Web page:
So, let’s take that healthy eating e-book as an example. Not knowing your audience may mean that you cram whatever healthy recipes you can think of into your e-book. To you, it might sound like an awesome deal (“246 Healthy Recipes!”), but to others, it sounds like something they’d have to pick through just to find something that fits their nutrition and lifestyle.
Better options? “Quick Paleo Meals for Your Family” or “Healthy Meals for Cheap College Students.” Do you see how both of these titles speak directly to a specific type of person and their lifestyle? In the first example, this book would be geared toward busy, working parents who don’t want to sacrifice nutrition for convenience. In the second example, we’re speaking to college students who sometimes pay $0.12 for Top Ramen and call it dinner.
In this step, we’re just focusing on which type of person you’d most like to help, so don’t worry about creating your product idea just yet. Remember, these are the people who will be your students or customers. Who do you want to connect with most?
Step 2: What will the topic of your product be? (Day 1)
Time to brainstorm! Now that we’ve found our main peeps, it’s time to decide what YOU can create that will help them in some way. You must also decide how this product fits into your ideal customer’s life — why would they want it? The important aspect of product planning is creating something that fills a need for your audience. Unless you’re a mind reader (shout out to the mind readers out there!), it’s unlikely that you’ll be able to psychically divine which type of product your peeps would love most. In that case, survey them!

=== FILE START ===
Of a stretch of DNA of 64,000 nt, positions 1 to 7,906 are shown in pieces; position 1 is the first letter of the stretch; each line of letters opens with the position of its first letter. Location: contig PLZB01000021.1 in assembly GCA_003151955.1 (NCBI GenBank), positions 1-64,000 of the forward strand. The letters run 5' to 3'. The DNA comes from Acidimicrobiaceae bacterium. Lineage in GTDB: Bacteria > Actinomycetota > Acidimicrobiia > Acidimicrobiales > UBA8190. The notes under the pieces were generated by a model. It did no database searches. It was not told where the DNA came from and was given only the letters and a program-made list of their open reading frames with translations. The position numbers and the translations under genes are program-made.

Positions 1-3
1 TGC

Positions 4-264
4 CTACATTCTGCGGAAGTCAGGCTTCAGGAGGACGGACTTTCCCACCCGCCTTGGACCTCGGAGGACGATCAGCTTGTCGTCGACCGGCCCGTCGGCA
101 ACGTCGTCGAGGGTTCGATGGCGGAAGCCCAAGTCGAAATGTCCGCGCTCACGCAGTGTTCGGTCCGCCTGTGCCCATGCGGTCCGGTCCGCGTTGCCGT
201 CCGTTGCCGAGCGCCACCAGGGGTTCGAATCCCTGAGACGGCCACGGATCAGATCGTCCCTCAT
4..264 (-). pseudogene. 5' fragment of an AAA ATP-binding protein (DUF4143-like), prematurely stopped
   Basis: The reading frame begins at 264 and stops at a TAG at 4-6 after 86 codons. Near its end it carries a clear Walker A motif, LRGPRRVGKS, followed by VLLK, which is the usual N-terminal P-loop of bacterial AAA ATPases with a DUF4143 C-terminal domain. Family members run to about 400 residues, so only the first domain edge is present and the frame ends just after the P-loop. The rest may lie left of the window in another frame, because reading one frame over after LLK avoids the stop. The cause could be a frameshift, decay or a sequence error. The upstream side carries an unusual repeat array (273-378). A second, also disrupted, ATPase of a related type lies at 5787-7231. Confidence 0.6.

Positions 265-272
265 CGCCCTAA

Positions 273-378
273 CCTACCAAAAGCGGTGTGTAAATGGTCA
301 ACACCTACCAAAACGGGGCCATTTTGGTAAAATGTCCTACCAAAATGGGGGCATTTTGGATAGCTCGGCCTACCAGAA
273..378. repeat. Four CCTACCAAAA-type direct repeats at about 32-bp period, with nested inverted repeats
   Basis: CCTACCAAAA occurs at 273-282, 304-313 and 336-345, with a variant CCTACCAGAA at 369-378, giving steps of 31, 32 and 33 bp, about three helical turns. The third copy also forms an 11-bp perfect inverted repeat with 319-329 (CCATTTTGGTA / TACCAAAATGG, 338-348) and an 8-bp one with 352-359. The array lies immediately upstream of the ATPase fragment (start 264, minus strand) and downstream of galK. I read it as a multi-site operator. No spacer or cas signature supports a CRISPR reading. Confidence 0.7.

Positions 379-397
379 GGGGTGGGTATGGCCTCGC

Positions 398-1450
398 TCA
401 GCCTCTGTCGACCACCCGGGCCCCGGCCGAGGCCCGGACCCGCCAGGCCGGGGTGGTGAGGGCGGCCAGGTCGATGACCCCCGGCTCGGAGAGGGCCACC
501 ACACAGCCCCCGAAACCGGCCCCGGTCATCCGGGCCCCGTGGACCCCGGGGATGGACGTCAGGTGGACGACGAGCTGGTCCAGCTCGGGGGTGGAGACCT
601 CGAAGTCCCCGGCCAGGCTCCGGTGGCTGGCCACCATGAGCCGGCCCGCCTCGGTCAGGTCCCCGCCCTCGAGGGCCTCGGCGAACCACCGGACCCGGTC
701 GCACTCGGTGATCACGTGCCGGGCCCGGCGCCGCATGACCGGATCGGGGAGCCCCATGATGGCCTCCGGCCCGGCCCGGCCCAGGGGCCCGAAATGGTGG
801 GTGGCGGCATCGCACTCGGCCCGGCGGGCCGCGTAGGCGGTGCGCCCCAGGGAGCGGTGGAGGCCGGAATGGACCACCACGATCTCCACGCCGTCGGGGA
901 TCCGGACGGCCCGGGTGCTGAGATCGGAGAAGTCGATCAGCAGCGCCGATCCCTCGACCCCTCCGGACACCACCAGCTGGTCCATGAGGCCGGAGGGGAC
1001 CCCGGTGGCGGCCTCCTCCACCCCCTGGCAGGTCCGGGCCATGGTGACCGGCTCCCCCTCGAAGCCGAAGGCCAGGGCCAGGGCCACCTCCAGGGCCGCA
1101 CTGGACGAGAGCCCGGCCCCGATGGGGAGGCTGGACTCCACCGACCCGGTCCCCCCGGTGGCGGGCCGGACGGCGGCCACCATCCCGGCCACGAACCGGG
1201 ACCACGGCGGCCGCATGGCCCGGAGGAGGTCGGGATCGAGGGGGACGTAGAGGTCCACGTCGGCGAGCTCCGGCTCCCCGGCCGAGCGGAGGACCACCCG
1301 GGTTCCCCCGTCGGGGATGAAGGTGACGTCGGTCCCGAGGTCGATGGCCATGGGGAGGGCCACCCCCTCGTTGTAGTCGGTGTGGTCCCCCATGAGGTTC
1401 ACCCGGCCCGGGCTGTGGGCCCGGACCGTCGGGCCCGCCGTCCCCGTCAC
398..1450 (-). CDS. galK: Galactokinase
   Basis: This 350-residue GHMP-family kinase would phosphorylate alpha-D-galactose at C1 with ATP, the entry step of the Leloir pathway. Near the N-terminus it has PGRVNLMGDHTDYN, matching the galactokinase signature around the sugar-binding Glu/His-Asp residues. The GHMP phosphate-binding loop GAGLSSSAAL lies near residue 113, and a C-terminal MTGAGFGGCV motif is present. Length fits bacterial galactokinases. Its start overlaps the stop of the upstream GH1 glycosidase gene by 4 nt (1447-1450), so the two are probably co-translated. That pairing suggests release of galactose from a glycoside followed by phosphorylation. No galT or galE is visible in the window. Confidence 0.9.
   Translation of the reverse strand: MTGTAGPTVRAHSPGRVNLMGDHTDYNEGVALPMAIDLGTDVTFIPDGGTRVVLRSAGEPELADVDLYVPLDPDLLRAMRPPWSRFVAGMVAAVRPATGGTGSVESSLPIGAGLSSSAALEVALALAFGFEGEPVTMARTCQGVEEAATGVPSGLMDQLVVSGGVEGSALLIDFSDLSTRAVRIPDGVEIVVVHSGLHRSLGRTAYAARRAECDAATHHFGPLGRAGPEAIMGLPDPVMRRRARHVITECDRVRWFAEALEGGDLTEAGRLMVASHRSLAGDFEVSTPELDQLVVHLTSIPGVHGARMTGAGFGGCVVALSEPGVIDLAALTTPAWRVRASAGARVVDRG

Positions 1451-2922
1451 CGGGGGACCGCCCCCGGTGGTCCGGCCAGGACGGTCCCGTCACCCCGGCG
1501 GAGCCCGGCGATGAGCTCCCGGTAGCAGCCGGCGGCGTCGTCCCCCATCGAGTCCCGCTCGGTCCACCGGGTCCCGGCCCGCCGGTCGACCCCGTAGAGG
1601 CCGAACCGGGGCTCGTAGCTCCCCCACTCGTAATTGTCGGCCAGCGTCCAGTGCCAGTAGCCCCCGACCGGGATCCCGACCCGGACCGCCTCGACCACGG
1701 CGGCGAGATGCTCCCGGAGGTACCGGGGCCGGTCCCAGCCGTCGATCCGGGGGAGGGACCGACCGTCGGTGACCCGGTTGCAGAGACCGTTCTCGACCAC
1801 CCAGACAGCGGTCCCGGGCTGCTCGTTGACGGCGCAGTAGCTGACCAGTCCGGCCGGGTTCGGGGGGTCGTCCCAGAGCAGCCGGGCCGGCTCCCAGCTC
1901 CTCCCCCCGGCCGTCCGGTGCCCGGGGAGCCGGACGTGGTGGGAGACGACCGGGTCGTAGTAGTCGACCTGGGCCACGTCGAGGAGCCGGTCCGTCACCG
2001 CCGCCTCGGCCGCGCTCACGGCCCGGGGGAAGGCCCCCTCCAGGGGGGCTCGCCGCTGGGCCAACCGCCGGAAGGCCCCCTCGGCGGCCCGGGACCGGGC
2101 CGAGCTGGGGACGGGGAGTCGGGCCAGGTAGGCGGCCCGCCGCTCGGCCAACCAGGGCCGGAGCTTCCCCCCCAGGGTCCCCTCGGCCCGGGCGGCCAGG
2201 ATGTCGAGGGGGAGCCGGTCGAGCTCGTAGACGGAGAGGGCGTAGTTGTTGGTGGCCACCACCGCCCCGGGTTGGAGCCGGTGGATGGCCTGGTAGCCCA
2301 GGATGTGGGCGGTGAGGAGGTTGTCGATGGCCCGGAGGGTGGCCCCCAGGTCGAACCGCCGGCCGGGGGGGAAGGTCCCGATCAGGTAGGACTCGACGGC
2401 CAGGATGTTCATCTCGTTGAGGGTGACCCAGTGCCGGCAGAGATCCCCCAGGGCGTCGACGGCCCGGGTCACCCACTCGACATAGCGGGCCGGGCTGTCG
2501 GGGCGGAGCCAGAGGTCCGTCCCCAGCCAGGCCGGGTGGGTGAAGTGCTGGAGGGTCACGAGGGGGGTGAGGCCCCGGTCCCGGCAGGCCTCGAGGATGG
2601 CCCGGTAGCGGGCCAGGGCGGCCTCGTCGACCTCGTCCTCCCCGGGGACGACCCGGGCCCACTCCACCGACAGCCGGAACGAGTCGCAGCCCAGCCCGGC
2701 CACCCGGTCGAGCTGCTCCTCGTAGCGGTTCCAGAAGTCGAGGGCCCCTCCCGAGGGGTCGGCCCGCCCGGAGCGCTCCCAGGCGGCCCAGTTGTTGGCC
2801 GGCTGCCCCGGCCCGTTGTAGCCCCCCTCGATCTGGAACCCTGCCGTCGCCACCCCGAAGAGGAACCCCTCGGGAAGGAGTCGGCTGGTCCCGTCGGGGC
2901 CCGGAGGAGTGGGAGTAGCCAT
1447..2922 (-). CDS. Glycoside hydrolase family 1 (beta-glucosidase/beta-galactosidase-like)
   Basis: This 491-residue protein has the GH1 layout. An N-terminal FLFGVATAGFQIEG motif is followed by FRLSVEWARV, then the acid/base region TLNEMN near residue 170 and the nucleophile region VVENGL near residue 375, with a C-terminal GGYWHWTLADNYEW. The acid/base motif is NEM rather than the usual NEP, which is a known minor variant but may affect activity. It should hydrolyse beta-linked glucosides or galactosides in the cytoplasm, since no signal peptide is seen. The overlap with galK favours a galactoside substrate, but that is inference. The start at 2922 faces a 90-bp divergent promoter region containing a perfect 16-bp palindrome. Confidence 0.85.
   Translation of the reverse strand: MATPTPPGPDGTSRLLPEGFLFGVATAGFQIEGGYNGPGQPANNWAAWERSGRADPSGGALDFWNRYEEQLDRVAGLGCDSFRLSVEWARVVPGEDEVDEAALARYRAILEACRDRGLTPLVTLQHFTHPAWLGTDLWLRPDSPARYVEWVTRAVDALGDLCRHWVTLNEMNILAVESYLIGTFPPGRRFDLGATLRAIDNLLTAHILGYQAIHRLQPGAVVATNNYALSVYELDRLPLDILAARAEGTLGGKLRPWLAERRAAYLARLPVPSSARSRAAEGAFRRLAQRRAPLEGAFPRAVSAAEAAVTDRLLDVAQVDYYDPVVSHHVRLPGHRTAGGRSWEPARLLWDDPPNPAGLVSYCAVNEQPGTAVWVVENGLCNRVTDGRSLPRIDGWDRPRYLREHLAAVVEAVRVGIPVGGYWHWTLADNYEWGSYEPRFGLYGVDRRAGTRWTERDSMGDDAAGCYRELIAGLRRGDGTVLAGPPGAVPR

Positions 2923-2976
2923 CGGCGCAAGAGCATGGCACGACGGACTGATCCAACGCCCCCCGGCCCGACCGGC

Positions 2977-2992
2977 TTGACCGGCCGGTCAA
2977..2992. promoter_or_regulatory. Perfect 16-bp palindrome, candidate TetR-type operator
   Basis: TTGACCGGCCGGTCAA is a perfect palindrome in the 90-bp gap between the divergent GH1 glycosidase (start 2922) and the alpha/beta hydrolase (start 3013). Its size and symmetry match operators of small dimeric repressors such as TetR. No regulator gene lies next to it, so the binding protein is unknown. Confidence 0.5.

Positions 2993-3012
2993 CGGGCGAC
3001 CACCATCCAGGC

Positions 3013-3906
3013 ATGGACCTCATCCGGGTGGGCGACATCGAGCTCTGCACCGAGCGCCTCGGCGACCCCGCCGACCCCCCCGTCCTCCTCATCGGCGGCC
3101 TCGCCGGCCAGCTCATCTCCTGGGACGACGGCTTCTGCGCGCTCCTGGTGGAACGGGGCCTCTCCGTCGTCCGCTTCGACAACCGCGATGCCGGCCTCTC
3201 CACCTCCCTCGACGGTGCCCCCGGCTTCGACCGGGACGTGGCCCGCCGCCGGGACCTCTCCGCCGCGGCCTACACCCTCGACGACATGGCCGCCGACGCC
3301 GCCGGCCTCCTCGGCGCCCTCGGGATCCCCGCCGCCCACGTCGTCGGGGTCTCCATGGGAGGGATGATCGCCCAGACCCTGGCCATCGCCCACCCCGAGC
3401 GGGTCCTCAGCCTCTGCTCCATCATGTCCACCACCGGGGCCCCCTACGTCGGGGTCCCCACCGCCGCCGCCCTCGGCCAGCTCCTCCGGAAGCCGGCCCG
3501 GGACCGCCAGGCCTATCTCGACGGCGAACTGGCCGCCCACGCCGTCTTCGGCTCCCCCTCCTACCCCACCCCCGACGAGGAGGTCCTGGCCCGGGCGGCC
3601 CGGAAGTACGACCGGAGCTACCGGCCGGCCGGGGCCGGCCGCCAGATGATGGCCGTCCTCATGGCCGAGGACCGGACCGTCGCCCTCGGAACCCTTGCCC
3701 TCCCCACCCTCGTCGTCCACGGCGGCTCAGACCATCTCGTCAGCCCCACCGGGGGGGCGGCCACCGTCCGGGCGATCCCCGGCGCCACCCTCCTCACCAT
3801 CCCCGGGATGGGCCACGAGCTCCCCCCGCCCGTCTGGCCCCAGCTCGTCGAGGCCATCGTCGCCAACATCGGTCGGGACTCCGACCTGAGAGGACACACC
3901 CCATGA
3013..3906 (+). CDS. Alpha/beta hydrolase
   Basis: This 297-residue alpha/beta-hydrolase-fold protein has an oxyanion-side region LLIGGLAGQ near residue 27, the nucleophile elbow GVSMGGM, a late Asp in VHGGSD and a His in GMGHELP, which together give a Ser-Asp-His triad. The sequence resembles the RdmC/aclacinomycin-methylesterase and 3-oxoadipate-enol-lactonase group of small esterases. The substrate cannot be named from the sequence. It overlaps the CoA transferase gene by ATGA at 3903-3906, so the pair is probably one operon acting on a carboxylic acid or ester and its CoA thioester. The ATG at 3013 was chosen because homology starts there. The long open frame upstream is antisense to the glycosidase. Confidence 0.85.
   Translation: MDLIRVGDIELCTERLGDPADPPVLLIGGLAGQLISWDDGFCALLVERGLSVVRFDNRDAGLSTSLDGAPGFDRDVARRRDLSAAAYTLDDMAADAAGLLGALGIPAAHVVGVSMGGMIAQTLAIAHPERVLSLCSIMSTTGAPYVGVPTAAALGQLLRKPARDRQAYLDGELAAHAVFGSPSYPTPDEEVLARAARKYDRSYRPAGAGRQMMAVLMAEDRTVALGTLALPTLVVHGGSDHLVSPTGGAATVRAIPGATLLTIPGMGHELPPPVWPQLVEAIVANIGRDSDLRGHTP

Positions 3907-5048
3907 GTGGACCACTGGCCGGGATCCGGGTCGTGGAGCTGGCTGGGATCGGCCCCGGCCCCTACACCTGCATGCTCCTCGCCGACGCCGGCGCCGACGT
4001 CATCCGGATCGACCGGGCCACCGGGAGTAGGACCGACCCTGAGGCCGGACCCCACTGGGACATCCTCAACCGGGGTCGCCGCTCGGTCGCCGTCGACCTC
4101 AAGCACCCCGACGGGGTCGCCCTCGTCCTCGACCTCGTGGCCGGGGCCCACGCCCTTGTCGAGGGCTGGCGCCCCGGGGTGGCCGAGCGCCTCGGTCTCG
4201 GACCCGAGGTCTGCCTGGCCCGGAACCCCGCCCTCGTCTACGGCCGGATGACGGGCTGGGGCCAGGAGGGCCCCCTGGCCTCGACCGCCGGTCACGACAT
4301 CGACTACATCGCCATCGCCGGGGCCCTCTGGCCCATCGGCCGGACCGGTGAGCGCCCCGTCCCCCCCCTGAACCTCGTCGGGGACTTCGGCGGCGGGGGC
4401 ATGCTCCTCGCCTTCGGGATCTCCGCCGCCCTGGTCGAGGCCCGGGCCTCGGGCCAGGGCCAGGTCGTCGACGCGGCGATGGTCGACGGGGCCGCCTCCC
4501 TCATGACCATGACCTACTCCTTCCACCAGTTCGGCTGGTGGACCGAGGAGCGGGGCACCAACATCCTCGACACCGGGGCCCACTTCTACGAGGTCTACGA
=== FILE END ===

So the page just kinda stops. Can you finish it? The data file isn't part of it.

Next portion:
Surveys are a great way to figure out what your audience needs and how you can help them. But as Ryan Levesque mentions in his book, Ask, you don’t want to directly ask people, “hey, what do you need help with?” This is like asking your friends where they want to go for dinner. Uhh, I dunno. What about you? The truth is that most people don’t know what they want, but they do know what they don’t want. Instead, create a survey where you ask them what their biggest challenge or struggle is regarding your niche. For example, “What is the biggest challenge you’re facing in regards to healthy eating?” After receiving your responses, you can see which answers come up over and over again. This, my friend, is your sweet spot and it’s what people need from you most.